Mechanically-sentient, He created weapons like the Henrenkai from His very flesh, the organo-mechanical body in which He fell to Earth billions of years ago and hid in the iron core of our planet. He hid because He was pursued by the greatest species our galaxy had ever spawned. He hid and waited until they passed away or forgot; we are not sure which. When He arose again, He had been all but forgotten by everyone in the galaxy. How could they not; nearly three billion of our years had passed while he slumbered.
So we were forced to fight Him on our own, tiny simians against a god-like machine who had tried to enslave an entire galaxy. He fought us on land, sea, air, and even in space. What could we do against an enemy so incredibly powerful? He destroyed a third of the human race and had barely awakened. We lost all hope.
Then we received a signal from space. It appeared on every communication band, every wavelength, every technology, all at once. If you were watching anything, listening to anything, it appeared and told you to be ready.
A prophecy had sent them back to us. They told us it was time to leave our world. They told us to gather as much of our world as we could carry. We did not understand, but we gathered our resources, every animal, every plant, every insect we thought we could find and catalog. We even set aside entire islands, marked with force fields to make them stand out.
We had no idea of what the Sjurani were capable of back then. We did not know what to expect, but their message gave us hope, so we fought on.
I remember the first time I saw their ships. They blotted out the sun. We fought a retreating battle to their designated pick up points. They gathered us up with tractor beams, entire cities, whole islands. It was rumored they took the entire African continent. Something about it being a template for our entire world’s DNA.
They landed in their reptilian regalia and fought alongside us, as terrifying as the Henranki in their own way. Garishly colored in silks and metal, reptilian, festooned with gem-encrusted scales, loud, large, and boisterous; think of Old Earth fraternity boys armed with plasma cannons and rocket launchers and you will know something of the Rex, a warrior-breed of the Sjurani.
They helped us hold the line against the Ancient Enemy while we fled. They claimed they were the descendants of dinosaurs who had been born on Earth hundreds of millions of years in the past. We were too desperate to care. And too foolish to realize why that was more important than we knew at the time…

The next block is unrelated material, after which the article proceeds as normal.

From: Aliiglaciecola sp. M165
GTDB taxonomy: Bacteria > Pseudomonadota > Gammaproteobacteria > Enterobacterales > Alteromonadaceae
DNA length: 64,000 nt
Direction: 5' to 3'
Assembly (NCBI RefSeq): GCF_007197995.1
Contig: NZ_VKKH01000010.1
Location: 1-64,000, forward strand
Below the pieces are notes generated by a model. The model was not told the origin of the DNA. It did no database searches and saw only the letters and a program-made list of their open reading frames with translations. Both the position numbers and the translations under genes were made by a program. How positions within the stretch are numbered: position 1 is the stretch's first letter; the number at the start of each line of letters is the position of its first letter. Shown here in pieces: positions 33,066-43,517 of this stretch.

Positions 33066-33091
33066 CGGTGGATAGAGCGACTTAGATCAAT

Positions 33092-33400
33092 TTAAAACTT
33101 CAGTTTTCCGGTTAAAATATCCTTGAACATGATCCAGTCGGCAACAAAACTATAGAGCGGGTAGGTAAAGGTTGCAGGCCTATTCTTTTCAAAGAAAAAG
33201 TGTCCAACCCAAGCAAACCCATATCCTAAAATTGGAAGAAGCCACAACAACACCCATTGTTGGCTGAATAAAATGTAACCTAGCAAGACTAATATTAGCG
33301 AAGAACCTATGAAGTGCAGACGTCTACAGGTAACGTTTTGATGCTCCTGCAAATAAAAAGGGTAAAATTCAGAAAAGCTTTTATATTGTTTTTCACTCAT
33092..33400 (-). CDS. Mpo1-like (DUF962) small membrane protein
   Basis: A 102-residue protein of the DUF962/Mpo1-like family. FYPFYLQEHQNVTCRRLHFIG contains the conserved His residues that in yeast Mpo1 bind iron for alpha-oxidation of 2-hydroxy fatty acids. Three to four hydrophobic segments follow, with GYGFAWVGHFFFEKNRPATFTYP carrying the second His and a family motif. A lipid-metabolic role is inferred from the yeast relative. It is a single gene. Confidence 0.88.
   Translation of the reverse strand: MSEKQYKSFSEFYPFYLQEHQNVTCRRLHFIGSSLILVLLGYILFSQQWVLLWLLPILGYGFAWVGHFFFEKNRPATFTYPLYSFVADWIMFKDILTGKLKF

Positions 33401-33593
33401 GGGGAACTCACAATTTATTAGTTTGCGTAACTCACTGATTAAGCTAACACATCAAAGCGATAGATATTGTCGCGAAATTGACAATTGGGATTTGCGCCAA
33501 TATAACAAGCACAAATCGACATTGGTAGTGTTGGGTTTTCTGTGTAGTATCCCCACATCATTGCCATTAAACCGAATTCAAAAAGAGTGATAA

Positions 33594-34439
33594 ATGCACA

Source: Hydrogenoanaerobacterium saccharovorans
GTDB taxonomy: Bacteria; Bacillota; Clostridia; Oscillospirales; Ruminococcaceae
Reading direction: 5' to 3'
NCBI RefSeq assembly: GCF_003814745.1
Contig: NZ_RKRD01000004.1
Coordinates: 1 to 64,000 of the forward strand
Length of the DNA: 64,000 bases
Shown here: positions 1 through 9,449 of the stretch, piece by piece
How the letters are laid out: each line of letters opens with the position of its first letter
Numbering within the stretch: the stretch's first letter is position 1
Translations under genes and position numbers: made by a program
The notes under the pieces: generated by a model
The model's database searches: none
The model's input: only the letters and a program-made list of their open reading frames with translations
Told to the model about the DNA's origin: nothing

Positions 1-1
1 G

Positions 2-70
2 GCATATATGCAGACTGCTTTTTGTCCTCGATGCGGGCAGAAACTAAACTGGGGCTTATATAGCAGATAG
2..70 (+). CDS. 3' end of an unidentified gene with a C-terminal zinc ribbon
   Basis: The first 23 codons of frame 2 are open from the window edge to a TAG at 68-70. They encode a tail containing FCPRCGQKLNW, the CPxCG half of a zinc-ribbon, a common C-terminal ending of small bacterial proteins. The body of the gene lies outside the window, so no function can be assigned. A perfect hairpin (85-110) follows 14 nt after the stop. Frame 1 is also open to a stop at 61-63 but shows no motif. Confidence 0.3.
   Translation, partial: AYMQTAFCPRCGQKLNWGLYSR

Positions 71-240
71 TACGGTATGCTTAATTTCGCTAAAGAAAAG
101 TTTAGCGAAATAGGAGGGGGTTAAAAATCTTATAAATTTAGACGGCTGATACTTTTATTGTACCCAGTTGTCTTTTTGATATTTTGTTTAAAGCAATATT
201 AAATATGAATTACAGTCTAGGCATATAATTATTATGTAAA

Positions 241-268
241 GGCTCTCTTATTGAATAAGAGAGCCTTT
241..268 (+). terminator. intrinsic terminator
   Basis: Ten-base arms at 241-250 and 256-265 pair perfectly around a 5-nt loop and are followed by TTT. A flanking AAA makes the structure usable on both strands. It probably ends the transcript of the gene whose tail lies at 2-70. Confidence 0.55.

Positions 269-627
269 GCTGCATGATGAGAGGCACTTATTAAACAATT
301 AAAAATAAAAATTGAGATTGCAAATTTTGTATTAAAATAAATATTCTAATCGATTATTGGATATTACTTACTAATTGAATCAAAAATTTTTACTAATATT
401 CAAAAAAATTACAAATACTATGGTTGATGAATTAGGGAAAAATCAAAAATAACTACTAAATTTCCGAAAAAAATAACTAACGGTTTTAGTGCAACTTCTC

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About the Author: Thaddeus Howze
Thaddeus Howze is a California-based author and essayist whose non-fiction writing has appeared in magazines, including Black Enterprise, Empower Me Magazine, the Good Men Project, the Examiner.com, the Astronaut.com and many others. He maintains a prodigious amount of non-fiction work at his own blog, A Matter of Scale (http://ebonstorm.wordpress.com). He has answered over a thousand questions on the Scifi.Stackexchange.com and Quora.com.
Thaddeus writes in a wide array of genres in speculative fiction including hard science fiction, climate fiction, fantasy, horror, wuxia, pulp and space opera. His fiction writing has appeared in blogs such as the Magill Review, ScifiIdeas.com and StartYourNovel.com. His collection of short stories can be found at Hub City Blues (http://hubcityblues.com/). He has recently led a writing challenge in May where authors write a short story every day called 30 Cubed (http://30cubedsf.wordpress.com).
His speculative fiction has appeared in numerous anthologies including Genesis Science Fiction Magazine,The Future is Short Anthology, Visions of Leaving Earth, Mothership: Tales of Afrofuturism and Beyond, Genesis Science Fiction Anthology, Scraps, and Possibilities.
He has authored a collection of short stories called Hayward’s Reach (2011) and an e-book novella called Broken Glass (2013). He is planning on releasing Motus Vita, a sequel to Broken Glass and A Millennium of Madness, a new collection of prompt-driven short stories inspired by StartYourNovel.com.
Like many speculative fiction authors, Thaddeus has worn a variety of occupations before pursuing a writing career. Currently an information technology consultant, he has also been a corporate executive, an information specialist, an adjunct professor and a member of the United States Navy. He has also written tabletop roleplaying games, including materials for Cyberpunk 2020, Shadowrun, Dungeons and Dragons, Warhammer 40K, and Hero Games.
An active martial artist and youth mentor, Thaddeus engages in autism advocacy, hoping to help his autistic son have more opportunities in the future. He also champions improving the environment using clean energy.